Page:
Skip to main content

London's schools still need to improve, says London Councils

  • By Jim Ranger

London schools must improve to ensure the capital remains the educational powerhouse of the UK, according to London Councils’ Executive member for children, skills and employment.

Councillor Peter John said while the capital’s children continued to outperform other regions, schools needed to change to meet ‘the challenges of today’ such as increasing competition from an ever-expanding pool of global talent. His call to action comes as politicians and leaders in education prepare to gather today (Monday 16 March) at the Royal Society of Arts to consider how to ensure the continued success of the capital’s schools. 

The event marks the launch of a collection of essays, Lessons from London, which set out how boroughs worked with central government and schools to turn around London’s schools from the worst performing region to the best. In 1989, the year boroughs took over from the Inner London Education Authority, less than nine per cent of pupils in the capital achieved five or more higher grade GCSEs, compared to 17 per cent nationally. Last year, 70.5 per cent achieved those results, compared to 63.8 per cent nationally. 

Cllr John said: “The transformation in London’s schools cannot be underestimated. From failing schools, we have outstanding ones, from declining standards and poor leadership, we now have schools that set the standard for others to follow.

“Yet this success story wasn’t the result of the efforts of one particular part of government or agency over another.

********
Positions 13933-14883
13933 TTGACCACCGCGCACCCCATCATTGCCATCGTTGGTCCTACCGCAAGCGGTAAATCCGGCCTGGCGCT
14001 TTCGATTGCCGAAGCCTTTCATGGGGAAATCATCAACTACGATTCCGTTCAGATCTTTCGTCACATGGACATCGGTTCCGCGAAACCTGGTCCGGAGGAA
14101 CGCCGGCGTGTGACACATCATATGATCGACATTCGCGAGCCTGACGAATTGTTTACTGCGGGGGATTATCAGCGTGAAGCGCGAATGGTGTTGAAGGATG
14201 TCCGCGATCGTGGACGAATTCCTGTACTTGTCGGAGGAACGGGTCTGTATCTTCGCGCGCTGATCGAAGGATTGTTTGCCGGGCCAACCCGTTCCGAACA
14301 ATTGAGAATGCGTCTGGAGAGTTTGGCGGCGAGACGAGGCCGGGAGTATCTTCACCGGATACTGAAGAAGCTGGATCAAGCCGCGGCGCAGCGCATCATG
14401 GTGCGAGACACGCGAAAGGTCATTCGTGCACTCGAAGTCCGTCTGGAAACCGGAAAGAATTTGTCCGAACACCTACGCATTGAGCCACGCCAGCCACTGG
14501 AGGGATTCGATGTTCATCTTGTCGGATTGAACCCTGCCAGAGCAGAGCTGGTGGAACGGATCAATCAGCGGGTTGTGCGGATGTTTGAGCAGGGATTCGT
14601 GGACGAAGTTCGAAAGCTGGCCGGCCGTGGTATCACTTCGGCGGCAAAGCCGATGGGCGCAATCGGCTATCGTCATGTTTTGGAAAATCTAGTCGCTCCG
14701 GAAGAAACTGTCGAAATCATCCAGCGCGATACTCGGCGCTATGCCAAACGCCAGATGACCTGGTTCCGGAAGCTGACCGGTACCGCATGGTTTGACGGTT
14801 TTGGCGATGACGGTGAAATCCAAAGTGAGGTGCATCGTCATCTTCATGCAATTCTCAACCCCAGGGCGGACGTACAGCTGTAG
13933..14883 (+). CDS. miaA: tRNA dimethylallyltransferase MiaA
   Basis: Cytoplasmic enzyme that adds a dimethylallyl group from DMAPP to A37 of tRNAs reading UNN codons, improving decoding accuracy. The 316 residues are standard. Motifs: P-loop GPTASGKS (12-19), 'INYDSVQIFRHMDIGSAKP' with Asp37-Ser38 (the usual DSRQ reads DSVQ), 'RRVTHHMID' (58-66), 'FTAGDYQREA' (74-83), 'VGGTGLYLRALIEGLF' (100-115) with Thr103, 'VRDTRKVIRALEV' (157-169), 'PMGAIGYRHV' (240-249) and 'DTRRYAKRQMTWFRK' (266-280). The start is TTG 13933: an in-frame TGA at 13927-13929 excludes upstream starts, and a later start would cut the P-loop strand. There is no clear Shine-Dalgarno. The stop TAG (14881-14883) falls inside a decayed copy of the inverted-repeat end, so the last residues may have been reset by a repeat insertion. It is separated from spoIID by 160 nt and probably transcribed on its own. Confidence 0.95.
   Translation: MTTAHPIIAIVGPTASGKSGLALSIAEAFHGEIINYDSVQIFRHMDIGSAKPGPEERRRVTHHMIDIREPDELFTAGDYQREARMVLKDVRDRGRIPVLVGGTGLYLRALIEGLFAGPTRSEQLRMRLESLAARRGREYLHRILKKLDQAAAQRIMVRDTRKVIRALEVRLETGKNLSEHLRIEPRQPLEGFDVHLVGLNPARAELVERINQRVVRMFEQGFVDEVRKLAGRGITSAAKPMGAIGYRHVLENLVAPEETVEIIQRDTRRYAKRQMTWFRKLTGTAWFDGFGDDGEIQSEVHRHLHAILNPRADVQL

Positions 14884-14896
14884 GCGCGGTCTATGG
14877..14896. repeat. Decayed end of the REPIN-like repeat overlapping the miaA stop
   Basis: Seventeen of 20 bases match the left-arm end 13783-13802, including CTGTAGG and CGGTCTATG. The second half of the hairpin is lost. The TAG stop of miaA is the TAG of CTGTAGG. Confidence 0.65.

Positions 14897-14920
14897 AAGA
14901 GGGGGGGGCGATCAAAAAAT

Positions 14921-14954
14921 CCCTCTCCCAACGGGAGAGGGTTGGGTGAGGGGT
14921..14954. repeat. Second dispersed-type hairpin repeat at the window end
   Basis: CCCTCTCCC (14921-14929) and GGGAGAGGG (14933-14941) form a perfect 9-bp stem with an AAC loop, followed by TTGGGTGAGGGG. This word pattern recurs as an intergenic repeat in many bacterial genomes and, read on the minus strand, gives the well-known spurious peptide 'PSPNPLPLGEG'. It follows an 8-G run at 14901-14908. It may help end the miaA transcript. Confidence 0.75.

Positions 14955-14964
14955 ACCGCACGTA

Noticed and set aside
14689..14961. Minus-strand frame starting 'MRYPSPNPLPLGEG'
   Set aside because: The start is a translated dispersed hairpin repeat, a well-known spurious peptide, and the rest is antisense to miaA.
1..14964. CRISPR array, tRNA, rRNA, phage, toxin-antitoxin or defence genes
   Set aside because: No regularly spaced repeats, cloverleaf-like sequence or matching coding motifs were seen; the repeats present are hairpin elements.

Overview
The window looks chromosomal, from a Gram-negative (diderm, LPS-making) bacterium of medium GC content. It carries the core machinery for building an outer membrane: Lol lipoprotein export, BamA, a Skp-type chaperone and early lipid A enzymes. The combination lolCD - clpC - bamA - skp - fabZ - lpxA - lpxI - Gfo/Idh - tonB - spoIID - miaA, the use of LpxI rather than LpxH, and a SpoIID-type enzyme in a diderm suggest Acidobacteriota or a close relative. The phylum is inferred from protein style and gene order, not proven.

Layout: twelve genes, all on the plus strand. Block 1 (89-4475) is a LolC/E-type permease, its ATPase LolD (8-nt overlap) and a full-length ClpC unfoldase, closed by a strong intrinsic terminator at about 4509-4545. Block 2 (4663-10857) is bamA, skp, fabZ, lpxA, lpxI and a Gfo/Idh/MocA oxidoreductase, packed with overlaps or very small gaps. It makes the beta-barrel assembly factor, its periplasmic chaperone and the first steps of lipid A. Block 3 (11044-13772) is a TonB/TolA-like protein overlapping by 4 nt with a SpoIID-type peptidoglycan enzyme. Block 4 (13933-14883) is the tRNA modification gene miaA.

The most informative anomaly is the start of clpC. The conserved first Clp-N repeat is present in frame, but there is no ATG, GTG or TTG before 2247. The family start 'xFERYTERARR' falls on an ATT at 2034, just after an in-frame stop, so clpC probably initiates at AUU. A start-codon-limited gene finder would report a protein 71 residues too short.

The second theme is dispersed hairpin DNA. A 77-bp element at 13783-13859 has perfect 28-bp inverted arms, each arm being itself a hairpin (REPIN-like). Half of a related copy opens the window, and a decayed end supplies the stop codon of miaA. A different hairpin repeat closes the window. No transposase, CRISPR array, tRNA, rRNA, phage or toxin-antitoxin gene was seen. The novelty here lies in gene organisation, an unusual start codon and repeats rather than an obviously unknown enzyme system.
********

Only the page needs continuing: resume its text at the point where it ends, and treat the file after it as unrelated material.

“It was the result of everybody – teachers, parents, governors, support staff, councillors, council officers, civil servants, and national politicians – working together to enable pupils of all backgrounds and all levels to achieve their potential.

“But as London’s population continues to grow along with its status as a global mega-city, the question is how do we ensure that success continues. 

“From the views expressed in this collection of essays, it’s clear that only by working with all partners can Government achieve meaningful, long-term change, which significantly adds value to the learning experience of young Londoners, and ensures the capital remains the educational powerhouse of the UK.”

Seven essays have been compiled examining the role of London boroughs in the London Challenge, an initiative launched in 2003 by the then government to improve standards in the capital’s schools.

Among the contributors are Sir Tim Brighouse, former Commissioner for London Schools, Jon Coles, former Director of London Challenge, Professor Christine Gilbert, former Director of Education in Tower Hamlets, former Her Majesty’s Chief Inspector at Ofsted and currently Chief Executive of the London Borough of Brent and Mayor Jules Pipe, Mayor of Hackney and Chair of London Councils.

The authors will be discussing the causes of London’s school improvement with a particular emphasis on the role of local authorities from 2.30pm today at the RSA in John Adam Street.

ENDS